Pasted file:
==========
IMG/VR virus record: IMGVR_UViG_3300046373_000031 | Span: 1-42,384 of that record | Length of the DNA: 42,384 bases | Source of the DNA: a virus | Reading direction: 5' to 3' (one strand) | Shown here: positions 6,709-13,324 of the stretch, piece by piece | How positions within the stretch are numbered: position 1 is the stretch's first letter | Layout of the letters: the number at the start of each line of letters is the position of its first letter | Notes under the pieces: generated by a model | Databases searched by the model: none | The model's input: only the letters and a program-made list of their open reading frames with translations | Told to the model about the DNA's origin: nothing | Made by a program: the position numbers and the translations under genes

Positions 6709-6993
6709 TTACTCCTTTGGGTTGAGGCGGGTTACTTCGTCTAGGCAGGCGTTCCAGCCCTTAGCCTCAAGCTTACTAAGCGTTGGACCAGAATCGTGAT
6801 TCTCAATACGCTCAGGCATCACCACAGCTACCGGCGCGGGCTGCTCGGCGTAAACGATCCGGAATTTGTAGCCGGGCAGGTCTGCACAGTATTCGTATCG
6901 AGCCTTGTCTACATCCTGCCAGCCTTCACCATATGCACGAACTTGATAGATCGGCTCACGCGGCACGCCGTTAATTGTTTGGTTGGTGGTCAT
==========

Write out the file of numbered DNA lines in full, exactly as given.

IMG/VR virus record: IMGVR_UViG_3300046373_000031 | Span: 1-42,384 of that record | Length of the DNA: 42,384 bases | Source of the DNA: a virus | Reading direction: 5' to 3' (one strand) | Shown here: positions 6,709-13,324 of the stretch, piece by piece | How positions within the stretch are numbered: position 1 is the stretch's first letter | Layout of the letters: the number at the start of each line of letters is the position of its first letter | Notes under the pieces: generated by a model | Databases searched by the model: none | The model's input: only the letters and a program-made list of their open reading frames with translations | Told to the model about the DNA's origin: nothing | Made by a program: the position numbers and the translations under genes

Positions 6709-6993
6709 TTACTCCTTTGGGTTGAGGCGGGTTACTTCGTCTAGGCAGGCGTTCCAGCCCTTAGCCTCAAGCTTACTAAGCGTTGGACCAGAATCGTGAT
6801 TCTCAATACGCTCAGGCATCACCACAGCTACCGGCGCGGGCTGCTCGGCGTAAACGATCCGGAATTTGTAGCCGGGCAGGTCTGCACAGTATTCGTATCG
6901 AGCCTTGTCTACATCCTGCCAGCCTTCACCATATGCACGAACTTGATAGATCGGCTCACGCGGCACGCCGTTAATTGTTTGGTTGGTGGTCAT